Organic Dairying Is on Upswing, But No Panacea

This is part two of a two-part series on the economics of dairy farming. Part I: “Cow Power,” is available at Cow Power.

MOSEYING ALONG. At Dancing Cow Farm, cows saunter to and from barns and pasture as they please. © 2006 J. Raloff
NOT JUST BLACK AND WHITE. The farm’s herd includes a few spotted Holsteins, but the Getzes have increasingly turned to cream- and gold-colored Jerseys and Guernseys because, says Steve Getz, they don’t get sick, have good dispositions, and produce “a wonderful milk.” © 2006 J. Raloff
SAY CHEESE. Karen Getz shows touring reporters some of the artisanal cheese she makes. She names each type for a dance (inset: label for “Menuet”). © 2006 J. Raloff

For 20 years, Steve Getz worked in the computer industry. Because he traveled a lot, “I came to hate airports and sitting on planes,” he says. To ground himself on days off, Steve and his wife, Karen Getz, began dabbling in farming.

That all changed shortly after the Sept. 11, 2001, terrorist attacks. The British software firm that Steve worked for lost significant business and promptly began laying off its U.S. staff. When Steve’s turn came, he and Karen reevaluated their priorities—and decided to chuck the urban rat race for a full-time bucolic livelihood.

Acknowledging that they were a bit naïve about what becoming full-time farmers might entail, Steve recalls that there was one thing they intended to try to avoid: the 24-7 responsibility of caring for livestock. That’s why they still marvel that 3 years ago they bought a small dairy spread in upstate Vermont. The Getzes say that the farm won their hearts and seduced them to cash in all of their savings to buy it. Since then, they’ve revamped the fields and facilities into a small, thriving dairy.

It’s been hard, unrelenting work. Physically, Steve runs the dairying operations single-handedly. He milks the cows once a day, tends to the farm’s facilities, and grows and mows hay for feed.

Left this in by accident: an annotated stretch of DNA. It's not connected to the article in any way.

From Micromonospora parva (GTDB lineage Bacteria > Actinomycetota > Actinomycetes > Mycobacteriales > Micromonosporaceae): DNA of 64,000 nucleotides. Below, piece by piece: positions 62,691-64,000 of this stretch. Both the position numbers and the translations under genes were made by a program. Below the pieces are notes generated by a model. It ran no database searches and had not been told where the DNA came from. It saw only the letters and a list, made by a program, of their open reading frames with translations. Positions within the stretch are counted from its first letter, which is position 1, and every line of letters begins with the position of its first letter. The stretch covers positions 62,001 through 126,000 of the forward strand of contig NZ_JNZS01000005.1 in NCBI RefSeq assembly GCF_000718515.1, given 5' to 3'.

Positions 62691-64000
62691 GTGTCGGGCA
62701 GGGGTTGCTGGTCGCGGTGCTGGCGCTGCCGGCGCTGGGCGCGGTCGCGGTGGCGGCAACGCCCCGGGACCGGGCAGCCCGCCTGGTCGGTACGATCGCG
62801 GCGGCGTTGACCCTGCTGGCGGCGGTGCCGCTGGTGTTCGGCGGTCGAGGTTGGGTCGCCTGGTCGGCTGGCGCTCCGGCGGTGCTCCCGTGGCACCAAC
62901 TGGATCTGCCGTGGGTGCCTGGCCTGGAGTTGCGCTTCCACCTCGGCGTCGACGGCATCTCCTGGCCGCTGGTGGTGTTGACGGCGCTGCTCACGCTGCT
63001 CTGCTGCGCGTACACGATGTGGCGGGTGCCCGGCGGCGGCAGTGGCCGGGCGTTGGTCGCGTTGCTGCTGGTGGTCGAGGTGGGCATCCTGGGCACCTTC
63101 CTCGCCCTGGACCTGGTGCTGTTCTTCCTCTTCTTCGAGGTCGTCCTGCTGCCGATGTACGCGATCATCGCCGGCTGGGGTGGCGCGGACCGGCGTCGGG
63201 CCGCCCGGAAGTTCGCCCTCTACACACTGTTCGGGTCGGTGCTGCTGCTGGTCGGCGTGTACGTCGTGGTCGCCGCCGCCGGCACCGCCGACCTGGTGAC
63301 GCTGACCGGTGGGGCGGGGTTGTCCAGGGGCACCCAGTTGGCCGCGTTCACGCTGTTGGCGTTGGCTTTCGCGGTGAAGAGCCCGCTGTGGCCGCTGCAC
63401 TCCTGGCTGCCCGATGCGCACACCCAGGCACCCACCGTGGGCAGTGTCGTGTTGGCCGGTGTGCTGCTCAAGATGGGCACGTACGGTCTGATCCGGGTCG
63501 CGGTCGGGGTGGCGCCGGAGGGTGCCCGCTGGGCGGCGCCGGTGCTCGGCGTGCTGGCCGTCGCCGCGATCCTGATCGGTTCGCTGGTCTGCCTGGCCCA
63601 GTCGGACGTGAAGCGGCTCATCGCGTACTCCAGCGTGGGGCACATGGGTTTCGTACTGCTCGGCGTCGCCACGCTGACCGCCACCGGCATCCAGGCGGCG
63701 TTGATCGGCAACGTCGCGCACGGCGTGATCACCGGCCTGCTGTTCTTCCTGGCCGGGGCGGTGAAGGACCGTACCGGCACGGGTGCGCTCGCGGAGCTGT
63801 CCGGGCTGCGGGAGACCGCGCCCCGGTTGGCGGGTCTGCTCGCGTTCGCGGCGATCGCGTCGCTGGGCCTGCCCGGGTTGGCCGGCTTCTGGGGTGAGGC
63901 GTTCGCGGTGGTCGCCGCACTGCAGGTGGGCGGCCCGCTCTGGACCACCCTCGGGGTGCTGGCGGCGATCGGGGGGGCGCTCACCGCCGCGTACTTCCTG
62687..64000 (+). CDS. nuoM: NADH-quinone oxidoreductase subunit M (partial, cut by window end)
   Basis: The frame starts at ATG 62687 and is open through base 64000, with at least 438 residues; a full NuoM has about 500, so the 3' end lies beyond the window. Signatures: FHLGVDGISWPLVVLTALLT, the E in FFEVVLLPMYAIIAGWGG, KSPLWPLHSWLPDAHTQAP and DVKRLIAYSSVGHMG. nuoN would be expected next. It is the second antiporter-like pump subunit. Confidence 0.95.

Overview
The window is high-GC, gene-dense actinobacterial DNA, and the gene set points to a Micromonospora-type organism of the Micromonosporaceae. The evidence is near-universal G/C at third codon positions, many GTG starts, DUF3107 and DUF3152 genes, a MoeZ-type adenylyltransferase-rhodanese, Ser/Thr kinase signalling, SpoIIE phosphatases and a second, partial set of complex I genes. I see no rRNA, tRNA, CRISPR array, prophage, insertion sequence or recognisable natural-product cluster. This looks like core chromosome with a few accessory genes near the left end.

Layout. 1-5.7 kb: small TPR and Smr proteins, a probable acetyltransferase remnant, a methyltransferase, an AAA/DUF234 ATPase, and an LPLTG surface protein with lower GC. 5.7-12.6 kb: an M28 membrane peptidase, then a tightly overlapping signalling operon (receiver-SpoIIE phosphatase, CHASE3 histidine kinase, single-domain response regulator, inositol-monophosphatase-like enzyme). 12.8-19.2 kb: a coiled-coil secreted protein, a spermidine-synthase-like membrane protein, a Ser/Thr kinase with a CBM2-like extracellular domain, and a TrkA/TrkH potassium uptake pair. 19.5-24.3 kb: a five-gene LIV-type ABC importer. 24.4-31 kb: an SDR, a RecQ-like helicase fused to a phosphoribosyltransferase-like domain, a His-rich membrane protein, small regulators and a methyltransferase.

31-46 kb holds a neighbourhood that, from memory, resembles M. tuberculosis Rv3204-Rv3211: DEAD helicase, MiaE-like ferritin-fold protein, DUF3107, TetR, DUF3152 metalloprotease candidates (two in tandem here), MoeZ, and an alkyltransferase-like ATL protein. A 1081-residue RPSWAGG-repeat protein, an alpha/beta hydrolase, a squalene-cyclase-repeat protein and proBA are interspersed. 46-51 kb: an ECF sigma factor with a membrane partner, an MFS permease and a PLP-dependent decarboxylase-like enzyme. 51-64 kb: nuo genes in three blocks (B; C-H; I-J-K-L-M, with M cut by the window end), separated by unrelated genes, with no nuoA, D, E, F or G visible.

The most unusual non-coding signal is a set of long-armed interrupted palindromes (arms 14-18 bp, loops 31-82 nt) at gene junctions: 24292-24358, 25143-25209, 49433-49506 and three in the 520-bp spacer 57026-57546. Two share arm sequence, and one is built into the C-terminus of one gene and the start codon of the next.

Karen has taught herself cheese making and is experimenting with various methods. Indeed, most of the farm’s milk is pumped from the milking barn into a vat where it becomes the basis of Karen’s creations. Her artisan cheeses are now available in shops throughout New England, where they sell for $16 to $22 a pound. Of that amount, the Getzes typically garner half.

The couple has named their spread Dancing Cow Farm and expect to turn a profit next year for the first time since they started full-time dairy farming.

None of this would have been possible, Steve says, if he and Karen hadn’t committed early on to becoming an organic dairy farm. If they were producing “commodity milk”—the type sold in most supermarkets—they would have no hope of being profitable in the foreseeable future. Commodity milk “is selling at below the cost of production,” says Steve (see Cow Power).

The Dancing Cow Farm is currently awaiting certification from the Northeast Organic Farming Association of Vermont that its products are “organic.” Karen Getz notes that the livestock will be eligible for certification in March. The family has already fulfilled prescriptions for fenced-in fields set apart from neighboring tracts that might have received chemical treatment. The farm’s pastures have been pesticide-free for at least 3 years.

Robert Parsons, an agricultural economist at the University of Vermont, has studied the burgeoning organic-dairy industry. Over the past 13 years, the number of certified organic dairy farms in Vermont has grown from two to 105. Organic dairying has become “the fastest growing agricultural sector in New England,” Parson’s team reports in a new analysis of the financial state of these ventures.

Driving this growth has been recognition that consumers are willing to pay more for organic milk and cheese. Wholesale organic milk can command as much as twice the price of commodity milk. That premium is among factors enabling small start-up operations, such as Dancing Cow Farm, to enter commercial dairying.